Balance between a paternalistic approach and absolute patient autonomy is sought through careful and active listening to the patients concerns, wishes and views, while also assessing the viable options that least compromises their care . This process of assessment also serves to correct misunderstandings and address shortfalls in patient care, thus providing a better understanding of the psychodynamics of the patient’s and their carer’s social, emotional, physical, financial, spiritual and cultural considerations. Such a process will improve the understanding of the positions of various parties' involvement in the deliberative process, build trust between patients, their caregivers and health care professionals, allow appraisal of the way in which decisions are made, and lower the prevailing tensions during the deliberative process. It will also provide insights into the reasons for acting against medical advice and potentially identify more acceptable alternatives for effective and practical delivery of patient-centred care [30-32,38]. This is evident from the later evaluations of the three cases presented.
Having a multidisciplinary medical team to obtain a 'balanced' viewpoint
In Singapore, a multidisciplinary medical team approach employs a group of people of different healthcare disciplines, which meets together at a given time (whether physically in one place, or by video or teleconferencing) to discuss a given patient . The multidisciplinary team is seen as a source of ‘balance’ to various ideas, opinions and perspectives of all involved in a patient’s care, in order to provide a holistic viewpoint of the situation. This ensures that all decisions made are well-considered, equitable, effective, and accountable and focused on providing the patient and their families with the best and most appropriate care as determined by the specifics of their individual circumstances. Through careful consideration of both clinical and psychosocial issues, in addition to the values, cultural and spiritual matters relevant to the patient, decisions made on care provision will be beyond a purely clinically-orientated approach. Therefore, there are times when the input of the physician is not the most important. Instead, the medical social worker’s perspectives become the pivotal factor when significant psychosocial considerations are involved, as was the case with Nia (Case 2) or the physiotherapist and the occupational therapists in Mark’s (Case 1) circumstances and the nurse’s understanding of Teng Chee’s (Case 3) sociocultural pressures.
Given the breadth and variability of individual factors to each specific aspect, it is logical that a multidisciplinary team, rather than a single individual member of the health profession, elucidates the priorities in each case . The multidisciplinary team is perceived to tamper ill-judged, ill-informed, unilateral decision-making invoked by a need to carry out the assigned duty. In particular, the multidisciplinary team has been found to assuage inclinations to overtreat or not accept patient's refusal of treatment options even when the patient is no longer benefitting, or in fact suffering, due to the implemented treatments. In addition, this model limits and negates proclivities held by any member of the multidisciplinary team.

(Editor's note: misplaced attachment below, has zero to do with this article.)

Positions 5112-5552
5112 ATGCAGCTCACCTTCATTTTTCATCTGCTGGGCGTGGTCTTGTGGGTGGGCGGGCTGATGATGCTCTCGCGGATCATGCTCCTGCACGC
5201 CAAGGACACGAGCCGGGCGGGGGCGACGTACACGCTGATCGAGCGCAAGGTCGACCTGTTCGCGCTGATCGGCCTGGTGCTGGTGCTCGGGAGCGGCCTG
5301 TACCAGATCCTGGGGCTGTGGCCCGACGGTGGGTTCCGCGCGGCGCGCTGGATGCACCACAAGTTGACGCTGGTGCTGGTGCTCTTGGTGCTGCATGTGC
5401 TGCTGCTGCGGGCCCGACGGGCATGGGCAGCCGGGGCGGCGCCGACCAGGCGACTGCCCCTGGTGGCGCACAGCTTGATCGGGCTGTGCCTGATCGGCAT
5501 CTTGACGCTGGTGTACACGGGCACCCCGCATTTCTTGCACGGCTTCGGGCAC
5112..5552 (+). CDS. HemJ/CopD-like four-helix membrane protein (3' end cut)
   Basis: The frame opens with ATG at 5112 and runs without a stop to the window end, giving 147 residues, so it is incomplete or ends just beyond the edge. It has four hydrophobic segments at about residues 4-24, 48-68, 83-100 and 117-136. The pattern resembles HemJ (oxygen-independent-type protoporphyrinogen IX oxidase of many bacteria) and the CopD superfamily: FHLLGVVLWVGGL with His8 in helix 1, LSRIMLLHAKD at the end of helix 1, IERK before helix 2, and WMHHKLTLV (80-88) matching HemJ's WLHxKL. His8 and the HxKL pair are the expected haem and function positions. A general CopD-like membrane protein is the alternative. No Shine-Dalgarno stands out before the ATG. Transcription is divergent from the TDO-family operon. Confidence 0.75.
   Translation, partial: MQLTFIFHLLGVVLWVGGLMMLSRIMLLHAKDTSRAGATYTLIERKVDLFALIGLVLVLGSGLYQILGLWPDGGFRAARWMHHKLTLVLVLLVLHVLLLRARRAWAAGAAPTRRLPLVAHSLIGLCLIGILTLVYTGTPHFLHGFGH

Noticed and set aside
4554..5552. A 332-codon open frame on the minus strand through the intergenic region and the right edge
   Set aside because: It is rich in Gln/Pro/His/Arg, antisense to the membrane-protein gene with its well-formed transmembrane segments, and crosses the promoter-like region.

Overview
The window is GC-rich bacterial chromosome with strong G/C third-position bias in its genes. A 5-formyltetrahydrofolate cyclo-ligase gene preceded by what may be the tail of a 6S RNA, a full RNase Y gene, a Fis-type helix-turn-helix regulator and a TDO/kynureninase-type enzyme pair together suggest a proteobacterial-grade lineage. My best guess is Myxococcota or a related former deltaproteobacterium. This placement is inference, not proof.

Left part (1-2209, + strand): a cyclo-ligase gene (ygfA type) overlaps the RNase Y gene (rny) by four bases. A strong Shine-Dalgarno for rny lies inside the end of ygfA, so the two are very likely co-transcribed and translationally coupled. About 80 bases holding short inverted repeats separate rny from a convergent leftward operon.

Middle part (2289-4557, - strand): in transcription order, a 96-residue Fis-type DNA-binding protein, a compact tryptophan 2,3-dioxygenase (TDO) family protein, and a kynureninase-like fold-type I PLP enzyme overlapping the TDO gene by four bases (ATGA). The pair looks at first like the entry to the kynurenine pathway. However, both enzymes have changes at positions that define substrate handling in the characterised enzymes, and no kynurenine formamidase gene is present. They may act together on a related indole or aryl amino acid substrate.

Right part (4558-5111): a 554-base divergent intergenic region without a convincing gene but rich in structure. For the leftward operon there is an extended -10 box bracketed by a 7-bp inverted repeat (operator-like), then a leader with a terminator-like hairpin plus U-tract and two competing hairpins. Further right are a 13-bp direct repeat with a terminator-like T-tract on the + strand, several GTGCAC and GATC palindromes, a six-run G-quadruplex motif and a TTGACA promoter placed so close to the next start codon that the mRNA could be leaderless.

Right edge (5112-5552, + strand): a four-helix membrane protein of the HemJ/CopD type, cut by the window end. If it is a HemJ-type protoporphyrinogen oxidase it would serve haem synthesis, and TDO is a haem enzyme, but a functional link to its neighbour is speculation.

Giving a 'weight' to each aspect of a patient's needs and desires
Through open discussions underlined by professional respect and courtesy, a platform for considering the myriad of relevant matters pertaining to a case is allowed. Each aspect of the patient's needs and desires is balanced and given a 'weight' before decisions are made. In such a model, ‘weight’ refers to: the importance and pertinence which a specific matter holds in a deliberation. Wherever possible, it is the patient and the families who determine the importance of each element within the discussion, and not the senior or ‘vocal tenacity’ of a member of the multidisciplinary team. Conversely, in some cases such as that of Mark (Case 1), Nia (Case 2) and Tee Cheng (Case 3), such 'weights' needs to be balanced with the realities of the situation and the potential harms to the patient, should certain decisions be made.
Documenting clearly the negotiation and deliberation process
The whole deliberation process should be documented clearly, like the discussions held with the patient, their caregivers and their palliative home care teams. The multidisciplinary team often gives specific ‘caregiver training’ to the individuals taking care of the patient at home, and provides equipments which the patient require to minimize disruption to patient care [30,31]. Such actions ensure accountability, transparency and true understanding of the patient's progress, in the process of discussing the patient's options.
It is clear that using an AOR discharge within the local health care setting is fraught with problems, as a result of the wider considerations of palliative care patients and the overarching goals of a palliative care approach. Indeed, we hope that discussions thus far emphasize the importance of maintaining the therapeutic relationships in patient care, and provide greater impetus to curtailing the need for AOR discharges wherever possible, among inpatients of palliative care or other medical disciplines. We hope that using the multidimensional approach adopted within Krishna, Lee and Watkinson’s Welfare Model  to assess the situation will help in these efforts.
However, we also hope that should these efforts fail and an AOR discharge does arise, Krishna, Lee and Watkinson’s Welfare Model  will pave the way to decisions which extend beyond simple respect for patient autonomy, and aspire towards broader considerations of the patient’s welfare based on the far-reaching goals of a holistic palliative care approach.